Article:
Annual Passes are now sold at the entrance kiosk station operated by our concessionaire, LAZ Parking. The entrance kiosk station is open from 8:00am to approximately a 1/2 hour before sunset 365 days a year. For more park information go to Torreypine.org/reserveinfo.
Torrey Pines prohibits dogs anywhere within the reserve and beach boundaries (even within a vehicle).
(click here to view the web cam)
- LAZ Parking California, LLC of San Diego (Parking Lot Management)
Annual Passes are now sold at the entrance kiosk station operated by our concessionaire, LAZ Parking
- Brats Berlin, Inc. (Mobile Food Truck)
- The Pura Vida Project LLC dba Del Mar Surf Rentals (Beach Equipment Rental, Sale of Beach Items & Vending Machine)
The 2 most common rattlesnakes you will see here are the Southern Pacific Rattlesnake and the Red Diamond Rattlesnake. The Southern Pacific Rattlesnake is the one you will most likely run into in the park. If you do see a rattlesnake while hiking, stop and wait until the snake leaves the area. It has mostly likely felt you coming from the vibrations you've made walking on the trail. If it doesn't leave, turn around and notify a park employee or volunteer. Snakes are more willing to leave you alone and find something more manageable to strike and eat (unless you try to take a selfie with it). On rare occasions, snakes do land on the beach having been pushed or fallen off the cliffs. Notify a park employee so that the snake can be returned to a more suitable location to live. Do not try to relocate or pickup the snake yourself.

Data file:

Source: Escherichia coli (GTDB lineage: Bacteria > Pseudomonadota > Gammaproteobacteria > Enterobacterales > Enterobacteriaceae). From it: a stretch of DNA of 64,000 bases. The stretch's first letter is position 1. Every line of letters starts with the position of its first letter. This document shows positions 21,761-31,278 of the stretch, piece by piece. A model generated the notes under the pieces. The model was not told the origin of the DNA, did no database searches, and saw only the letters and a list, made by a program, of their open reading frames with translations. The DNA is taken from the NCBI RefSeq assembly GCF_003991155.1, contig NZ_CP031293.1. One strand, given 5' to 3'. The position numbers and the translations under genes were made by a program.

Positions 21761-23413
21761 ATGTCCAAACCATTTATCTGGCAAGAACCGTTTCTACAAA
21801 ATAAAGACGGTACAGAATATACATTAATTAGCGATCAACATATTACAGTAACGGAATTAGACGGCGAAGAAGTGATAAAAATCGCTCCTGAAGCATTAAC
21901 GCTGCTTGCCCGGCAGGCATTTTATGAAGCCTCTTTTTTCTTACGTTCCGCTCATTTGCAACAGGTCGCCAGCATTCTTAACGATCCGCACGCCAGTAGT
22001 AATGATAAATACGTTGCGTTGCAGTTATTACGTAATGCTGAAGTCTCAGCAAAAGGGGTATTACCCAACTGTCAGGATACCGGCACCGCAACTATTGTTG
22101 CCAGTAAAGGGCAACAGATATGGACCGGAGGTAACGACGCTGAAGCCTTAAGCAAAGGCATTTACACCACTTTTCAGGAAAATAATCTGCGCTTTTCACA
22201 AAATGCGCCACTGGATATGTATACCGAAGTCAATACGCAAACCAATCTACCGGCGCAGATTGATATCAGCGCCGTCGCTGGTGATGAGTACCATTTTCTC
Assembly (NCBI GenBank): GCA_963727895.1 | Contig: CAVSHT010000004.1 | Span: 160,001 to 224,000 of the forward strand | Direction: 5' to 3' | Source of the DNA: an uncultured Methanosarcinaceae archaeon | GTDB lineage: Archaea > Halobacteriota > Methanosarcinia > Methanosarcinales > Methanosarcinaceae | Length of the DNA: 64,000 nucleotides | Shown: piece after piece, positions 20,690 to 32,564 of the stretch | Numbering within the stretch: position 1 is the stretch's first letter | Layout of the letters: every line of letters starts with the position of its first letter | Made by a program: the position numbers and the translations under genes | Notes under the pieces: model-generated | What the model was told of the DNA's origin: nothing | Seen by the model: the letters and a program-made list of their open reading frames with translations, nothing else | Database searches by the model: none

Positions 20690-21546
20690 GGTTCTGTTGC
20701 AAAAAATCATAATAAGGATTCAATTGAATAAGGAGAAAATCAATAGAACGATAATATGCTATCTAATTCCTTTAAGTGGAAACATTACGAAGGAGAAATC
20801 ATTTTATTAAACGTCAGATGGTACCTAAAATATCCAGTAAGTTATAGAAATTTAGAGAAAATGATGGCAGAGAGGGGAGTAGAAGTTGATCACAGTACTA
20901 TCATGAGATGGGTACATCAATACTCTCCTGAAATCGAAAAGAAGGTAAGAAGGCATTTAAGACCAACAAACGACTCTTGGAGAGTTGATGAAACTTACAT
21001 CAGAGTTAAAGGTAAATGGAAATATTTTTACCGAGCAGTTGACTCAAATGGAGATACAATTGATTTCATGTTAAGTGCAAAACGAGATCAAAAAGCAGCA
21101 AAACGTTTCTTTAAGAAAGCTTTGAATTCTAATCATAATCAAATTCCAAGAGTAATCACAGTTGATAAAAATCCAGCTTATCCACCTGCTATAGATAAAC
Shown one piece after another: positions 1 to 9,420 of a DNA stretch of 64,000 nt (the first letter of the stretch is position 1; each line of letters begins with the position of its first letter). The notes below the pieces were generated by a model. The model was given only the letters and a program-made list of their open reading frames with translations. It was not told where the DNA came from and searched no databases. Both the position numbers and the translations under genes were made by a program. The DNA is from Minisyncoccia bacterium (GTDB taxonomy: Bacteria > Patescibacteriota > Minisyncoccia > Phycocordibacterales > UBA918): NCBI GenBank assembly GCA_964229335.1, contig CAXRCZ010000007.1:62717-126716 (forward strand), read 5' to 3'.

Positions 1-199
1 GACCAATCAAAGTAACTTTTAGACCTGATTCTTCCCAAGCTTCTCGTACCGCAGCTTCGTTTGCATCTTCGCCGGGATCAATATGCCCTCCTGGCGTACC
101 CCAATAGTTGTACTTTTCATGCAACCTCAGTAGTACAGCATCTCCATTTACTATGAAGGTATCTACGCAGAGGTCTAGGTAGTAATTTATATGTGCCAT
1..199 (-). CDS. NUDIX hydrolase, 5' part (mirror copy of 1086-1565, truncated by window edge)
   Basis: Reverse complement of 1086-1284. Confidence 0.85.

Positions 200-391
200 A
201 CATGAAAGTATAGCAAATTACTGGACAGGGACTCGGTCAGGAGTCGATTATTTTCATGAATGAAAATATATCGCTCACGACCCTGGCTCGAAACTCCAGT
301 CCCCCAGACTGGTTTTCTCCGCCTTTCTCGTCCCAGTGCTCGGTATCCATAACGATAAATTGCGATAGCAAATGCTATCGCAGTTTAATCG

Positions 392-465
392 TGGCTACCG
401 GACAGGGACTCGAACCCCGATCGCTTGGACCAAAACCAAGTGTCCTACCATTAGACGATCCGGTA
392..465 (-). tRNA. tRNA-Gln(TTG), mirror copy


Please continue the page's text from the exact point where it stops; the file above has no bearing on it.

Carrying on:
Torrey Pines SNR Parking
One of the more common complaints in the summer time at Torrey Pines is the parking. When the South Beach lot fills up, we close the entrance and visitors need to head to North Beach for parking. There is now a flashing light on the top of the kiosk to alert visitors when the gate is closed. This early alert system will enable visitors to go directly to the North Beach parking lot and avoid having to make a u-turn at the closed entrance to the South Beach lot. Once you know exactly where to look, you can even see the light from the top of High Bridge or Carmel Valley Rd. See map below for some locations to look for the flashing light.
Torrey Pines is one of the most popular State Parks in San Diego. As a result of this, Torrey Pines becomes very crowded during the summer time. The hours between 10:00 AM - 1:00 PM tend to be the busiest hours of the reserve, so it is best to plan around these times!
Please click HERE for Rules and Regulations of the Reserve
Rules of the Reserve:
- NO DOGS IN THE RESERVE OR STATE BEACH
- Stay on trail – Walking off trail causes erosion, tramples plants and frightens wildlife.
- No pets – Dogs frighten wildlife and their waste causes nesting animals to abandon their young.
- No food in the reserve – Help keep our animals wild and healthy by picnicking only at the beach.
- No alcohol
- No drones – To Prevent possible resource damage from accidents and to avoid frightening animals.
- No picking/collecting natural features – Pinecones and flowers must be left to produce seeds to grow new plants. It also allows fellow visitors to enjoy the fauna.
- No smoking/open flames – Torrey Pines has a high fire danger. The plants found here are dry and flammable.
- No amplified music – Respect your fellow hikers and enjoy the sounds of nature while in the reserve.